A female’s body next to SKYY vodka or a body of a ballerina in the background of a watch advertisement is in every way demeaning. Women can never be skinny or beautiful enough. On one page an article goes on to state that women should be confident, the next is an advertisement for American Laser Skincare proposing “beauty through technology.”

This is not only a contradiction, but also a major problem in our culture. It seems people are being sucked into the concept that confidence walks hand and hand with plastic surgery. Even worse, that making a man or society happy is more important than actually making yourself happy.

There is a huge difference between informative ads and just simply insulting ads. While some are meant to be innocently getting a message across, others are bluntly offensive. If a message is meant to directly insult or personally attack a particular group of people then it is ultimately unethical.Image

A commercial that comes to mind is a recent one for Dr. Pepper. Dr. Pepper recently launched an ad campaign stating its new diet soft drink was not for women. This approach was a claimed attempt to attract more male consumers, but it seemed to have only turned heads along with turning female customers away.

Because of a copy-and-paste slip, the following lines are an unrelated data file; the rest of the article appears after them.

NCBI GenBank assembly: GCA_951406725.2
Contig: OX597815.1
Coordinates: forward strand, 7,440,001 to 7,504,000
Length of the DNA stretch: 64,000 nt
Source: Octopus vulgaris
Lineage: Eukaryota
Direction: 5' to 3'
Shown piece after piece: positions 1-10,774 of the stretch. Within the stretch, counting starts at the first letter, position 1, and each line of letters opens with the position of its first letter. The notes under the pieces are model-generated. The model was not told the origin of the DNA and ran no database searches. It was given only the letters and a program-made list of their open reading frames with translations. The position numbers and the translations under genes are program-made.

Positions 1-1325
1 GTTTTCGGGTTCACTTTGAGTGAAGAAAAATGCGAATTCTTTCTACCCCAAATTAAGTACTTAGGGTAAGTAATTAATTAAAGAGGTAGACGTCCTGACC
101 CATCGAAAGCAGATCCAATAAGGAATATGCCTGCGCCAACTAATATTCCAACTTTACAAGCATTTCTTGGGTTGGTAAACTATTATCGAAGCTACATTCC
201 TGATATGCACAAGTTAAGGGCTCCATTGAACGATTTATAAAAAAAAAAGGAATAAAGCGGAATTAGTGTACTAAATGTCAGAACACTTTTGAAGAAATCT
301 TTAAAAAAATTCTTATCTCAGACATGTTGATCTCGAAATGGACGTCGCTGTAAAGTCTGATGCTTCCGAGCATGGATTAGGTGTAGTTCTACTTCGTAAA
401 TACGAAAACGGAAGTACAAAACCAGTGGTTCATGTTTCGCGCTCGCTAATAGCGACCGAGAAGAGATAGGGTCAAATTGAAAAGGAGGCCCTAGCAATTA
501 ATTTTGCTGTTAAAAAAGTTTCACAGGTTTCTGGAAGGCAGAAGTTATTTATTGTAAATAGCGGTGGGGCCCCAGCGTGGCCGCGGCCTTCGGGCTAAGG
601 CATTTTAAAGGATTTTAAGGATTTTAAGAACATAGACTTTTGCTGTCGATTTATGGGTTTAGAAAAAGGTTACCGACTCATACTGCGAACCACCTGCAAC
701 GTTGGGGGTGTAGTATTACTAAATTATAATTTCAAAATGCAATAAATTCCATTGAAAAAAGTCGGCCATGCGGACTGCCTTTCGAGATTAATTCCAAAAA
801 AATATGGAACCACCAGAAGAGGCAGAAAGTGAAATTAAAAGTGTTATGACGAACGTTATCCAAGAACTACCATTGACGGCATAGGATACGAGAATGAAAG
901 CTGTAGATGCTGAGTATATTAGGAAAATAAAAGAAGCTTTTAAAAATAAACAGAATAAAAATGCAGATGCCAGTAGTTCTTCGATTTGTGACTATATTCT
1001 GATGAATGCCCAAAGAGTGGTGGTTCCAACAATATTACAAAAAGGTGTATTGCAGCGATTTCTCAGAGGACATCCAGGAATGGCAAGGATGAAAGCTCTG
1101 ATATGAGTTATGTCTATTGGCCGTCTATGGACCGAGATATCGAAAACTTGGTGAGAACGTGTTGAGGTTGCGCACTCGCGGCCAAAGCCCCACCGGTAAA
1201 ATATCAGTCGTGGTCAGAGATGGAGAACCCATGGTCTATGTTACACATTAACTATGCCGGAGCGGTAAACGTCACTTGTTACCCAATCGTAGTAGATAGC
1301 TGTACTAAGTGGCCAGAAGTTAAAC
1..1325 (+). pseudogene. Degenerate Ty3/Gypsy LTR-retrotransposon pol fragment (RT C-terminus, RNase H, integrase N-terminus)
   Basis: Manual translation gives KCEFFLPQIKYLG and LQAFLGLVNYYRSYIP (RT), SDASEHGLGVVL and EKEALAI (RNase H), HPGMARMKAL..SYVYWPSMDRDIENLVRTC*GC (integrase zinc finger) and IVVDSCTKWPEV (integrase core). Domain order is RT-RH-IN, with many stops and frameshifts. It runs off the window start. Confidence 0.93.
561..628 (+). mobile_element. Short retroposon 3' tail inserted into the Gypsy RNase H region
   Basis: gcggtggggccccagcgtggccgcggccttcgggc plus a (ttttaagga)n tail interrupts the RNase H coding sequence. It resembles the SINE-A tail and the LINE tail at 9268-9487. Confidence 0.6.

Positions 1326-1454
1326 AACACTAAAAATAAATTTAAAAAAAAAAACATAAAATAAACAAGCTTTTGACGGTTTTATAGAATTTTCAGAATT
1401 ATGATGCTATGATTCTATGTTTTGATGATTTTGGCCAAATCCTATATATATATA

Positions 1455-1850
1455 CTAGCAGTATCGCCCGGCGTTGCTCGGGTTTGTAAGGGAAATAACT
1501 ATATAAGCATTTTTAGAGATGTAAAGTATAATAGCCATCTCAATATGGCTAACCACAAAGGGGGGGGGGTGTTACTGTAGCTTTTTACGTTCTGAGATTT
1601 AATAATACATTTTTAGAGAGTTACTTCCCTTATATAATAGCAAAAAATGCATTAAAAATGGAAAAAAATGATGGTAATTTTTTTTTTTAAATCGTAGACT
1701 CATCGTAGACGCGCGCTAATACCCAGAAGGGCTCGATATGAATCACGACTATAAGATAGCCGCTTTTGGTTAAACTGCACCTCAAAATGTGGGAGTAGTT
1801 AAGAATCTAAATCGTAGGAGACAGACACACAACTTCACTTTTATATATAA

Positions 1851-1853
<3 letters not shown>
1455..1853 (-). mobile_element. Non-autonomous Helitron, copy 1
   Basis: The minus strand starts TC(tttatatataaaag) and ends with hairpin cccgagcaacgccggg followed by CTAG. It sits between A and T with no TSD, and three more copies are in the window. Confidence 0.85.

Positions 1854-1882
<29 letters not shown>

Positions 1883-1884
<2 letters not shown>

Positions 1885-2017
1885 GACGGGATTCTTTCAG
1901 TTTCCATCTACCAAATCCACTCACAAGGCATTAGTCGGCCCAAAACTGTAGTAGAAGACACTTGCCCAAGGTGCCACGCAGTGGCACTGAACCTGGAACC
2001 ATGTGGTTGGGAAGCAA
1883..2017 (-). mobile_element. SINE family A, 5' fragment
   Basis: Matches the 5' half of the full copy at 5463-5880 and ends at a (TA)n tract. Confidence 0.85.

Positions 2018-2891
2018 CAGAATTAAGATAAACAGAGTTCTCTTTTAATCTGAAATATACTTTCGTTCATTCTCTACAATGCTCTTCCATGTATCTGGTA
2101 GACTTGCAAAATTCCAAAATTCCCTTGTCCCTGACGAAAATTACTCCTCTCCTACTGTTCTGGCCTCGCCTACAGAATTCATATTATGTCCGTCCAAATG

Dear Mr. Trebilcock,

As vice president of marketing for Dr. Pepper, you have authority over how your company advertises its products. Furthermore, I am writing to you on behalf of myself along with numerous viewers that had to experience your commercial for the new diet Dr. Pepper drink. The commercial probably was not intended to be enjoyable to women, since the drink itself is apparently not for women. It was not a clever approach to exclude an entire gender from your product along with making the image of men to be macho and arrogant.

Women have come a long way to rid the many stereotypes that society has placed on them. With that being said, making a commercial in attempt to make it funny or humorous is not okay.

When viewers are shown something such as women’s rights being laughed at and presented as a joke, it sets a bad example. Everything represented in your commercial is negative and there is nothing engaging about implying an entire gender is unworthy of your product.

Whether your campaign was to draw attention to your product or receive strong feedback, it did just that. However, contrary to popular belief that “any publicity, is good publicity”, I beg to differ. I feel your attempt to make fun and

Imagestereotype genders crossed a line and represented your company in a sexist way. These depictions of males and females still do exist and an unnecessary ad like yours makes it worse. You may have made your product stand out, but was it really worth it?

Furthermore, the male population most likely are not fans of this ad campaign either. Making a statement that men are not comfortable drinking low calorie drinks, in essence makes it worse. Do men really have to yell and act macho in an ATV ride to be considered real men? Looking at this ads message, it seems the commercial implies men should only act in this manner.